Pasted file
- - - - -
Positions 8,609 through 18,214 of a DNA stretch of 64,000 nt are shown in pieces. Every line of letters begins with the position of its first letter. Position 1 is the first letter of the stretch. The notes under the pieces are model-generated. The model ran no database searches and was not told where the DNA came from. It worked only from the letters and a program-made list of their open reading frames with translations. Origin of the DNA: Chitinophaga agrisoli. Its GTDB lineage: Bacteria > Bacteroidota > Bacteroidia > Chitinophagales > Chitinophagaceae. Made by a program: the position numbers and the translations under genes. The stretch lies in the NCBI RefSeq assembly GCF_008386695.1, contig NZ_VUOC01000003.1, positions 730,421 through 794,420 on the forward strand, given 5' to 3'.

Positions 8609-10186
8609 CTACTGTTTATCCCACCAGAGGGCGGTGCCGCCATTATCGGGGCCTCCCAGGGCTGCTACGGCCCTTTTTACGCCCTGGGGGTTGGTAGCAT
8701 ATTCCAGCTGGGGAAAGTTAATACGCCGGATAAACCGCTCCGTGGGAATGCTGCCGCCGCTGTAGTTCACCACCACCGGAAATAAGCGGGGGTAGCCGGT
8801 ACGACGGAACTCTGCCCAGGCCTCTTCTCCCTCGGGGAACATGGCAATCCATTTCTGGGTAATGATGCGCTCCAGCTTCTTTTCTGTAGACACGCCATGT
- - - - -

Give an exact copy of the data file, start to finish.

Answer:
Positions 8,609 through 18,214 of a DNA stretch of 64,000 nt are shown in pieces. Every line of letters begins with the position of its first letter. Position 1 is the first letter of the stretch. The notes under the pieces are model-generated. The model ran no database searches and was not told where the DNA came from. It worked only from the letters and a program-made list of their open reading frames with translations. Origin of the DNA: Chitinophaga agrisoli. Its GTDB lineage: Bacteria > Bacteroidota > Bacteroidia > Chitinophagales > Chitinophagaceae. Made by a program: the position numbers and the translations under genes. The stretch lies in the NCBI RefSeq assembly GCF_008386695.1, contig NZ_VUOC01000003.1, positions 730,421 through 794,420 on the forward strand, given 5' to 3'.

Positions 8609-10186
8609 CTACTGTTTATCCCACCAGAGGGCGGTGCCGCCATTATCGGGGCCTCCCAGGGCTGCTACGGCCCTTTTTACGCCCTGGGGGTTGGTAGCAT
8701 ATTCCAGCTGGGGAAAGTTAATACGCCGGATAAACCGCTCCGTGGGAATGCTGCCGCCGCTGTAGTTCACCACCACCGGAAATAAGCGGGGGTAGCCGGT
8801 ACGACGGAACTCTGCCCAGGCCTCTTCTCCCTCGGGGAACATGGCAATCCATTTCTGGGTAATGATGCGCTCCAGCTTCTTTTCTGTAGACACGCCATGT